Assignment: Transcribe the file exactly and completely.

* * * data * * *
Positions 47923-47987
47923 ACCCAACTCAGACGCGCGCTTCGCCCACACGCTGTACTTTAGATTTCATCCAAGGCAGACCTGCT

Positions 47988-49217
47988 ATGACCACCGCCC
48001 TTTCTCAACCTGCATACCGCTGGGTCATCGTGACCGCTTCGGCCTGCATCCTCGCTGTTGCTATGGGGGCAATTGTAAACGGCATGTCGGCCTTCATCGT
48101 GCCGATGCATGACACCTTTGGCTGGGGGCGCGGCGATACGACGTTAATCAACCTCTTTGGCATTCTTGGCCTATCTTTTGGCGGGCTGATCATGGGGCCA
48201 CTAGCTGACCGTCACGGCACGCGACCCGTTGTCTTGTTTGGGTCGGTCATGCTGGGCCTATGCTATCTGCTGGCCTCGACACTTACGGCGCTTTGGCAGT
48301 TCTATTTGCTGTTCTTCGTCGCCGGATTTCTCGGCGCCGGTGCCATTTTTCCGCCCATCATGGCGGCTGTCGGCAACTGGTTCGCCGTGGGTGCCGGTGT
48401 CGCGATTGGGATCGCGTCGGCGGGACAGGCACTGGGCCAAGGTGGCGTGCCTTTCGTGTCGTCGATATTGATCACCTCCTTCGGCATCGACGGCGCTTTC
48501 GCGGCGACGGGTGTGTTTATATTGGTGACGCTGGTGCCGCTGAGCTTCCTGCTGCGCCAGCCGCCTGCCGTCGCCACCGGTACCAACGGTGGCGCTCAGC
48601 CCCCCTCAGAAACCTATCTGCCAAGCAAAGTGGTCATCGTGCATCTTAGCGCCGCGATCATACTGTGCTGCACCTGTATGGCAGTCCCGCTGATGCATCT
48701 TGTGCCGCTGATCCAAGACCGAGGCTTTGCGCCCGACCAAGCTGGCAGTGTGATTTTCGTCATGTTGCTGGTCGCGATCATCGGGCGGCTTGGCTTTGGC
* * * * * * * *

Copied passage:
Positions 47923-47987
47923 ACCCAACTCAGACGCGCGCTTCGCCCACACGCTGTACTTTAGATTTCATCCAAGGCAGACCTGCT

Positions 47988-49217
47988 ATGACCACCGCCC
48001 TTTCTCAACCTGCATACCGCTGGGTCATCGTGACCGCTTCGGCCTGCATCCTCGCTGTTGCTATGGGGGCAATTGTAAACGGCATGTCGGCCTTCATCGT
48101 GCCGATGCATGACACCTTTGGCTGGGGGCGCGGCGATACGACGTTAATCAACCTCTTTGGCATTCTTGGCCTATCTTTTGGCGGGCTGATCATGGGGCCA
48201 CTAGCTGACCGTCACGGCACGCGACCCGTTGTCTTGTTTGGGTCGGTCATGCTGGGCCTATGCTATCTGCTGGCCTCGACACTTACGGCGCTTTGGCAGT
48301 TCTATTTGCTGTTCTTCGTCGCCGGATTTCTCGGCGCCGGTGCCATTTTTCCGCCCATCATGGCGGCTGTCGGCAACTGGTTCGCCGTGGGTGCCGGTGT
48401 CGCGATTGGGATCGCGTCGGCGGGACAGGCACTGGGCCAAGGTGGCGTGCCTTTCGTGTCGTCGATATTGATCACCTCCTTCGGCATCGACGGCGCTTTC
48501 GCGGCGACGGGTGTGTTTATATTGGTGACGCTGGTGCCGCTGAGCTTCCTGCTGCGCCAGCCGCCTGCCGTCGCCACCGGTACCAACGGTGGCGCTCAGC
48601 CCCCCTCAGAAACCTATCTGCCAAGCAAAGTGGTCATCGTGCATCTTAGCGCCGCGATCATACTGTGCTGCACCTGTATGGCAGTCCCGCTGATGCATCT
48701 TGTGCCGCTGATCCAAGACCGAGGCTTTGCGCCCGACCAAGCTGGCAGTGTGATTTTCGTCATGTTGCTGGTCGCGATCATCGGGCGGCTTGGCTTTGGC